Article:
Kittens are among the cutest animals out there, but they are also the most vulnerable. They need a lot of help in the first few months in order to eventually grow into healthy, strong adult cats.
While a kitten’s cuteness goes a long way toward ensuring they get the support they need, not everyone knows how to go the distance. When it comes to kitten care basics, we got you covered.
Why Kitten Care Is So Important
Kittens are usually adopted from shelters or foster homes between 6-8 weeks of age. If you adopt a kitten younger than that you may need to meet their special feeding requirements.
Keep in mind that new kittens should be separated from other household pets for several days to acclimate everyone. Slowly ease them into your routine.
Some kittens receive their first round of vaccinations, deworming, and parasite preventative medication prior to entering the care of a new owner. Regardless, a newly adopted kitten should be examined by our team shortly after they come home with you. Please bring proof of vaccinations and any necessary medical records to your first appointment.
Important Components of Kitten Care
At your kitten’s first few appointments, we will discuss the best food for them, how to keep them busy and safe, and give you information about the following essentials of kitten care:
- Microchipping and the importance of wearing a collar with ID tags
- Spaying or neutering
- Litter box training
- Feline behavior
- Socialization (critical before they reach 12 weeks of age)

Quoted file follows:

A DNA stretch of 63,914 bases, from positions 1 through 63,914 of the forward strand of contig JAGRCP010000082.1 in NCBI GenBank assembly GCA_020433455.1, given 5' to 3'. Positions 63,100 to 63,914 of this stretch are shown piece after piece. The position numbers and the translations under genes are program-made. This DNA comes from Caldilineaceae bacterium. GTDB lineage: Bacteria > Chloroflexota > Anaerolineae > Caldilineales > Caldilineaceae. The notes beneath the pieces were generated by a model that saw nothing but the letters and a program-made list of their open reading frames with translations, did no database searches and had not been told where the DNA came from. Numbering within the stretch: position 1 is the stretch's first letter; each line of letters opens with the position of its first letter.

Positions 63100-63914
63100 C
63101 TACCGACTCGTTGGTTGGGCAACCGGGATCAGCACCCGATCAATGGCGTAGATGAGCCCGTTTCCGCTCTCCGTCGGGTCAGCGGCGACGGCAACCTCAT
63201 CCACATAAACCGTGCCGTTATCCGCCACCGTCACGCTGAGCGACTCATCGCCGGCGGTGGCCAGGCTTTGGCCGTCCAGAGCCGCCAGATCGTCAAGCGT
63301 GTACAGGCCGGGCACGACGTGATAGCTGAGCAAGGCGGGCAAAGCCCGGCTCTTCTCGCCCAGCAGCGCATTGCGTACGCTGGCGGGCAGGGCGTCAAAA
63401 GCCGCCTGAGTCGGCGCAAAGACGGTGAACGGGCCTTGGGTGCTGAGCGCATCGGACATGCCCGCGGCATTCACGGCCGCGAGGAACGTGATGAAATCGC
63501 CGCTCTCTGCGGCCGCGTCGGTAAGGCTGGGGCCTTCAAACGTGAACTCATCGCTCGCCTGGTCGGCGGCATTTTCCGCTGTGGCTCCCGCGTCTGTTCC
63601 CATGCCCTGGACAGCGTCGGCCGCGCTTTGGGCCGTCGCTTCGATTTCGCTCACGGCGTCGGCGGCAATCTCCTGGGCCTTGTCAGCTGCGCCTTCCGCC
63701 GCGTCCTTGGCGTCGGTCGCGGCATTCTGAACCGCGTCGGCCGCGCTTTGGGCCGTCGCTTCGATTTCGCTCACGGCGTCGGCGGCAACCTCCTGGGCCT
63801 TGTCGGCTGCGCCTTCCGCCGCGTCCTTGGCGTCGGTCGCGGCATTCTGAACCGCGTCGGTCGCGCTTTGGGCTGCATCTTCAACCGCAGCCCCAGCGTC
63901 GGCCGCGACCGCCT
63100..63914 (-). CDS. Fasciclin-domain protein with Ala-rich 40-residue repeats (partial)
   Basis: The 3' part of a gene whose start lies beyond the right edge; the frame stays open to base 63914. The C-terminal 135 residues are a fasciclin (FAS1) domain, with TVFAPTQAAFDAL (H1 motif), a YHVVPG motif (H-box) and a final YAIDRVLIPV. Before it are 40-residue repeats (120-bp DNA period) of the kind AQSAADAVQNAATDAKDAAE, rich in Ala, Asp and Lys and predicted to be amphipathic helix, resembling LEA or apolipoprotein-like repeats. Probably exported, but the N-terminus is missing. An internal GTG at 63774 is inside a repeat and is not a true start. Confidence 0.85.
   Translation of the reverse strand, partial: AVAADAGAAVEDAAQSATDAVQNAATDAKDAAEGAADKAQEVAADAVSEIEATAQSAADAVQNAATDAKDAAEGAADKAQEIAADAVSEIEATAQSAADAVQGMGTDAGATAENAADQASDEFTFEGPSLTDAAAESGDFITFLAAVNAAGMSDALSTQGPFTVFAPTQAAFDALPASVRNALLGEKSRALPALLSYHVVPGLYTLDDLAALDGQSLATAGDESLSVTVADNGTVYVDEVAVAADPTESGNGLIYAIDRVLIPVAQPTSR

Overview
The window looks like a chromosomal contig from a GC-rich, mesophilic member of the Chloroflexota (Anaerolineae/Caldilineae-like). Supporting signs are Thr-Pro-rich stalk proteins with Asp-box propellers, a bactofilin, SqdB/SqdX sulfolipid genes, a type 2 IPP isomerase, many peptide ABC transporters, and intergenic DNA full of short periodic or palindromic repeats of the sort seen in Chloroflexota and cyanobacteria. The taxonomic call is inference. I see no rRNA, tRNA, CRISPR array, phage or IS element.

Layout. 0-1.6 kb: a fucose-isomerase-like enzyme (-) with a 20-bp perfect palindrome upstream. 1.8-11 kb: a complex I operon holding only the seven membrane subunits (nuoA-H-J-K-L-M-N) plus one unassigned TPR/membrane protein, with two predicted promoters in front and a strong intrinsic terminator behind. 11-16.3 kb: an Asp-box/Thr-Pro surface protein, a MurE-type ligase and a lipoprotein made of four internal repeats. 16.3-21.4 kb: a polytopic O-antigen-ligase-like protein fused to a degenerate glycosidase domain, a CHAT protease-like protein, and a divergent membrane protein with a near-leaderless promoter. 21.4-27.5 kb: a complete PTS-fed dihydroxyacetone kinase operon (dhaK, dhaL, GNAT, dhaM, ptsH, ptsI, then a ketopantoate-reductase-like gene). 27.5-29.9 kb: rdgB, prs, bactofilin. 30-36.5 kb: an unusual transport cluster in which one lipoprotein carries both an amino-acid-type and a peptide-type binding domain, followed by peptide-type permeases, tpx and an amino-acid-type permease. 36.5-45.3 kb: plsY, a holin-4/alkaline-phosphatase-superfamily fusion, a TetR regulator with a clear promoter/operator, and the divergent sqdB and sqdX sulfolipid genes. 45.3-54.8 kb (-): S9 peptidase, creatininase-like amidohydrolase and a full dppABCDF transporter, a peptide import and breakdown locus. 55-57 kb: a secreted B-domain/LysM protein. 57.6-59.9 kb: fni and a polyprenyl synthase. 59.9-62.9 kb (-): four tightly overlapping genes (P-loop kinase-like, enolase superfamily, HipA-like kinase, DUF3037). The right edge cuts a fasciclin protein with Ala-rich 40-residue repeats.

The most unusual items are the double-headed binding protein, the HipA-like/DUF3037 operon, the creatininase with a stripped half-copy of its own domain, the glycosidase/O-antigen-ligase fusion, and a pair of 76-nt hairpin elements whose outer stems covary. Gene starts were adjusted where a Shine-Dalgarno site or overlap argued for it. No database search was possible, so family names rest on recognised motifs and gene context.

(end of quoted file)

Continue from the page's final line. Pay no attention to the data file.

Kittens have specialized needs when it comes to nutrition, disease prevention, socialization, and safety. Luckily, you can put them to use by holding and handling your kitten numerous times throughout the day. Exposing them to safe, positive human handling will set them up for long-term openness to meaningful human interactions.
Supplies and Gear
Before you bring home your kitten we recommend collecting the following supplies:
- Shallow feeding bowls
- Wet and dry kitten food
- Sleeping pad or bed with self-warming or heat source
- Baby toothbrushes (it’s never too early to get them accustomed to a dental care routine!)
- A secure enclosure or playpen
- Bed or comfy crate
- Nail trimmers
- Sensitive, hypoallergenic kitten shampoo
- Shallow litter tray and litter
- Age appropriate toys (be careful to avoid items that may cause choking or obstructions if swallowed)
Remember, take an inventory of potentially hazardous items lying around the house, such as electric cords, strong lights, and more. Kitten-proof your home as you would for a small child to be joining you, and try to see their environment from their localized point of view.
Kitten Care Leads to Lifelong Cat Care
When kittens have all their needs met, they are given the chance to develop into strong, healthy adult cats. With more cats living well into their second decade it’s essential that all the elements for long term health are established early on.